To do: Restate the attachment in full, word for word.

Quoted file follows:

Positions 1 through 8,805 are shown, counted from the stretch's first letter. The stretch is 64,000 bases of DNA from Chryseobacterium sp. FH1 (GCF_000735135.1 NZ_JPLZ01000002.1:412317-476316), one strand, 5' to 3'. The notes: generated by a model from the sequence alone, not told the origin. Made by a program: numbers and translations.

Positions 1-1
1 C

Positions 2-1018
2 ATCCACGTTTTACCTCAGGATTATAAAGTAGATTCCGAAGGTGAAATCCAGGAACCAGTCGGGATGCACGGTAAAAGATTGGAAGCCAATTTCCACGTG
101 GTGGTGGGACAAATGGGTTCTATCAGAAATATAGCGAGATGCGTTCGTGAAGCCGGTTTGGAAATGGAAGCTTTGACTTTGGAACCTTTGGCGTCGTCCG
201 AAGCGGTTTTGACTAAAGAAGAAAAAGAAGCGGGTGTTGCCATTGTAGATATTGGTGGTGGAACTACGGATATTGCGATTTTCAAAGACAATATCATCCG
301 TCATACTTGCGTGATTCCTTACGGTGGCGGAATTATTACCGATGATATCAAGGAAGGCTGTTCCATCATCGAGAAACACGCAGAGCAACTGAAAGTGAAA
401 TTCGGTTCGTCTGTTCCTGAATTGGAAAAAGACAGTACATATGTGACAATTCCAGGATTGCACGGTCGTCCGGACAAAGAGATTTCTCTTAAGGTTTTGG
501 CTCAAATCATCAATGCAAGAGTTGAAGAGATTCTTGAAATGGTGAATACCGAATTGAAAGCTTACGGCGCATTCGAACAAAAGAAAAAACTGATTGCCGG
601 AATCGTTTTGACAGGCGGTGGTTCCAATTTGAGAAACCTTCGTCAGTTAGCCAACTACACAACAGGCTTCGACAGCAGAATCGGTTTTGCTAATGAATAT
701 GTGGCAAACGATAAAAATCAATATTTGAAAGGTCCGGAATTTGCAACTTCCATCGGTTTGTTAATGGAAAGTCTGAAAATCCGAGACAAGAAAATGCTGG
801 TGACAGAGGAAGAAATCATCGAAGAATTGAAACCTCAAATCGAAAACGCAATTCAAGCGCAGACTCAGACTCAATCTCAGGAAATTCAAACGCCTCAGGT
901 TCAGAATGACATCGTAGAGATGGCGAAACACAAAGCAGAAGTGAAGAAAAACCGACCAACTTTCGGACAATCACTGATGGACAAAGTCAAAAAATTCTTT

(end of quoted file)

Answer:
Positions 1 through 8,805 are shown, counted from the stretch's first letter. The stretch is 64,000 bases of DNA from Chryseobacterium sp. FH1 (GCF_000735135.1 NZ_JPLZ01000002.1:412317-476316), one strand, 5' to 3'. The notes: generated by a model from the sequence alone, not told the origin. Made by a program: numbers and translations.

Positions 1-1
1 C

Positions 2-1018
2 ATCCACGTTTTACCTCAGGATTATAAAGTAGATTCCGAAGGTGAAATCCAGGAACCAGTCGGGATGCACGGTAAAAGATTGGAAGCCAATTTCCACGTG
101 GTGGTGGGACAAATGGGTTCTATCAGAAATATAGCGAGATGCGTTCGTGAAGCCGGTTTGGAAATGGAAGCTTTGACTTTGGAACCTTTGGCGTCGTCCG
201 AAGCGGTTTTGACTAAAGAAGAAAAAGAAGCGGGTGTTGCCATTGTAGATATTGGTGGTGGAACTACGGATATTGCGATTTTCAAAGACAATATCATCCG
301 TCATACTTGCGTGATTCCTTACGGTGGCGGAATTATTACCGATGATATCAAGGAAGGCTGTTCCATCATCGAGAAACACGCAGAGCAACTGAAAGTGAAA
401 TTCGGTTCGTCTGTTCCTGAATTGGAAAAAGACAGTACATATGTGACAATTCCAGGATTGCACGGTCGTCCGGACAAAGAGATTTCTCTTAAGGTTTTGG
501 CTCAAATCATCAATGCAAGAGTTGAAGAGATTCTTGAAATGGTGAATACCGAATTGAAAGCTTACGGCGCATTCGAACAAAAGAAAAAACTGATTGCCGG
601 AATCGTTTTGACAGGCGGTGGTTCCAATTTGAGAAACCTTCGTCAGTTAGCCAACTACACAACAGGCTTCGACAGCAGAATCGGTTTTGCTAATGAATAT
701 GTGGCAAACGATAAAAATCAATATTTGAAAGGTCCGGAATTTGCAACTTCCATCGGTTTGTTAATGGAAAGTCTGAAAATCCGAGACAAGAAAATGCTGG
801 TGACAGAGGAAGAAATCATCGAAGAATTGAAACCTCAAATCGAAAACGCAATTCAAGCGCAGACTCAGACTCAATCTCAGGAAATTCAAACGCCTCAGGT
901 TCAGAATGACATCGTAGAGATGGCGAAACACAAAGCAGAAGTGAAGAAAAACCGACCAACTTTCGGACAATCACTGATGGACAAAGTCAAAAAATTCTTT